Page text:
Miriam: Absolutely. Great advice as well. We’ve got a question from the audience. We don’t have any debt in our business, but are considering a loan to buy a building and expand. What are the pros and cons of servicing debt like that?

Samantha: That sounds like a Connie question.

Connie: Sure. I can take a stab at that. So I actually believe that there is always a pro to servicing debt. It’s just making sure you get the right type of debt, with the right type of terms. And so it could be a very healthy goal for you to think about going into debt to purchase a building so that you’re making use of other people’s money in a very good way, that you know can bring returns to your business. So I just think you need to be careful and to look, again, SBA has programs that are specifically geared for being able to make that kind of purchase of real estate. Our CDFIs do that work as well, in terms of being able to help you explore the pros and cons of different products and different stages of capital to bring into the company. So I think it can be a very good thing, as long as you are careful and are informed about the different rates and terms of the capital that you seek.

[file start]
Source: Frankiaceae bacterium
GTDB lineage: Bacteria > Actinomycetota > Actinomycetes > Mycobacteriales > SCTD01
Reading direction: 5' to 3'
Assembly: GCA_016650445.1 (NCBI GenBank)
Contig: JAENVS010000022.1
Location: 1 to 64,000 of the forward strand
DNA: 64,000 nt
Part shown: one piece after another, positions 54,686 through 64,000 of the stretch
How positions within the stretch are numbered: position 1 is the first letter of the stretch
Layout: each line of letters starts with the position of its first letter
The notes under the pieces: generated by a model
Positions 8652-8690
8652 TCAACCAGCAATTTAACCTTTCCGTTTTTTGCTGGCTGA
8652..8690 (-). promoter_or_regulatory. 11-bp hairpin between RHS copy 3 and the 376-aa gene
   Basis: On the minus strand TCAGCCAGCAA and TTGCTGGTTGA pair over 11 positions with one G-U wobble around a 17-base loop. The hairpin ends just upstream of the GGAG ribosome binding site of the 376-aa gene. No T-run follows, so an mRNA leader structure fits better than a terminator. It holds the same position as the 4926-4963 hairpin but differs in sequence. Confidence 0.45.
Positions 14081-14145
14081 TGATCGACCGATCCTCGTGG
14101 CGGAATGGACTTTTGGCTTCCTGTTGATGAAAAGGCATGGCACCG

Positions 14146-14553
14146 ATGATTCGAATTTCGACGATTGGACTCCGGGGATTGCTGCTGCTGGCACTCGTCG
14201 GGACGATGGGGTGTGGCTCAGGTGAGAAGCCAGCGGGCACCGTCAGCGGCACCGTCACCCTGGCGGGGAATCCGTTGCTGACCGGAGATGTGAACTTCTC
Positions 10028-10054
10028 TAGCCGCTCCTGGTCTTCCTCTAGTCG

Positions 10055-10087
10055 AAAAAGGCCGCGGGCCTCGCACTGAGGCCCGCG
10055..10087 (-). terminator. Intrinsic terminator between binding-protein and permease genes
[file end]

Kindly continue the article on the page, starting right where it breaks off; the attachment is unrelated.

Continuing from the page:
Kathryn: And the type of building you’re thinking about, the use for that building, how your business might evolve over time, and how likely it is that that building still fits that size of company and operational structure. My best advice is just to talk to someone who’s done it before, within your category to the extent possible, because there’s so much specific advice wrapped up into that question, that I wouldn’t want to mislead you with anything more detailed.